There are some who will note that Shanahan only won one playoff game in Denver after John Elway retired. That’s a little bit like saying Joe Torre never won a World Series until he managed the Yankees. The best coaches and managers need players. It isn’t as if the Broncos were awful post-Elway, they just weren’t as good. Check and see how good the Colts are in the five years after Peyton Manning retires.
Shanahan made it clear from the outset that, if nothing else, the Redskins were going to be run like a real football team. He stopped all the silly talk that the offensive line was fine and used the No. 4 pick in the draft to take a left tackle—something Cerrato and Snyder never quite got around to doing even as their quarterback was getting pummeled on a weekly basis. Prior to that, Shanahan somehow got the Philadelphia Eagles to trade Donovan McNabb for a second round draft pick.
McNabb isn’t Manning or Tom Brady but he’s pretty damn good and a major upgrade from what the Redskins have had at QB in the Snyder era. IF the line blocks for him he will make plays.
Shanahan also made it clear he wouldn’t play any silly games with players who didn’t want to show up for mini-camps or OTA’s. You can call them voluntary all you want, if the coach says be there, you need to be there. Even Joe Gibbs played that game with the late Sean Taylor when he no-showed. So, when Haynesworth no-showed, largely because he was sulking about having to play in a 3-4 defense, Shanahan bided his time—knowing HIS turn would come.
And now it is here. Haynesworth has no choice but to be in training camp. The Redskins could void his $21 million bonus—paid this offseason—if he failed to show up. Shanahan has declared that anyone who missed the pre-season camps has to pass a conditioning test to practice. Everyone knows he made this up to humiliate Haynesworth who, even if he is 30 pounds lighter, can’t run across the street without huffing and puffing. So, Haynesworth failed the test twice. Now he says his knee hurts and he can’t take it again until it stops hurting.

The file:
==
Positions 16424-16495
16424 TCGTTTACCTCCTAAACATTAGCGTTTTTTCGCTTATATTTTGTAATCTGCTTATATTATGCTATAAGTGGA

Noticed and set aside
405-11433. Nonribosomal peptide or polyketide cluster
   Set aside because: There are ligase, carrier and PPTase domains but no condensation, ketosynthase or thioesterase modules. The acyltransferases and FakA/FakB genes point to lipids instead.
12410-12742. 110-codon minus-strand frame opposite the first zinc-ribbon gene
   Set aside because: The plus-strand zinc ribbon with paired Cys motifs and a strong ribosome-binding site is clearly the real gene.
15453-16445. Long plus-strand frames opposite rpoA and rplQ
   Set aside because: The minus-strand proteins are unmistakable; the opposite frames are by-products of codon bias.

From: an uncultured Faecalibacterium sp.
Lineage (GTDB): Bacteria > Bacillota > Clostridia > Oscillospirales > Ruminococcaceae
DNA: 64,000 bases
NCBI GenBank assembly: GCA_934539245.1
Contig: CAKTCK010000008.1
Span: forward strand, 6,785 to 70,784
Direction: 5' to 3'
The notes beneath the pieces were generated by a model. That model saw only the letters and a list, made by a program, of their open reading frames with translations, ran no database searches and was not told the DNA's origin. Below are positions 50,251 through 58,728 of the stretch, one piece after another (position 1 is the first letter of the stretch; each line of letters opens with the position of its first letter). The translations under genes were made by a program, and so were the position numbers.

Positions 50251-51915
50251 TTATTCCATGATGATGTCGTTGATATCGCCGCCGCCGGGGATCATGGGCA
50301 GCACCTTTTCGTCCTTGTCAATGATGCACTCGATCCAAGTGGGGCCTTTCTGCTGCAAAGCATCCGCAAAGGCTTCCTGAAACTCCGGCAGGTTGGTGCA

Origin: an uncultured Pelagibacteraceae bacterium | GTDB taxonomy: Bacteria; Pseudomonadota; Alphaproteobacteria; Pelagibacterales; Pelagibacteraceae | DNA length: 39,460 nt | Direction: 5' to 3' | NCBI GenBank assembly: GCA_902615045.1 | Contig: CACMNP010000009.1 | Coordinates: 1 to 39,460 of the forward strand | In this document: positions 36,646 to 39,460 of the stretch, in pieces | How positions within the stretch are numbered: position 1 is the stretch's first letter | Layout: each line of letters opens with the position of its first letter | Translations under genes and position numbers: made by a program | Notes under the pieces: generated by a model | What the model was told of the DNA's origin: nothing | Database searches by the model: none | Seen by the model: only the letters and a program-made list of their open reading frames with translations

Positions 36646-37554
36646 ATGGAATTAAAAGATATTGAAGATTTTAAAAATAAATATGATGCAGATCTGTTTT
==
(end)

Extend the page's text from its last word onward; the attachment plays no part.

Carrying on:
And Shanahan just smiles. He knows Haynesworth is the ideal nose-tackle for a 3-4 defense because he’s huge, takes up space and can occupy two blockers per play. Haynesworth doesn’t like that idea because there’s no glory in taking two guys out of a play while someone else gets a sack or makes the tackle. But he’ll be good at it when he finally starts to play.
And he will play. The whole notion that he missed valuable time is hooey. The only thing more overrated than training camp is ESPN’s ‘exclusive,’ reporting on Brett Favre’s retirements and un-retirements. Even with a new system a player needs about a week to ten days to learn what he’s supposed to do on the field. This is NOT rocket science by any stretch of the imagination. Many veteran players hold out just to miss training camp. In his final season with the Giants, Michael Strahan insisted throughout August he was retired. He came back the week before the season began and helped the Giants win The Super Bowl.
There’s no reason Haynesworth won’t be ready on September 12th, which is the only time it matters if he’s ready. Shanahan knows that. Which is why he’s letting him know loud and clear right now who’s in charge of the Redskins. It isn’t Danny Snyder and it sure as hell isn’t Albert Haynesworth. If nothing else, it’s pretty entertaining stuff for the month of August.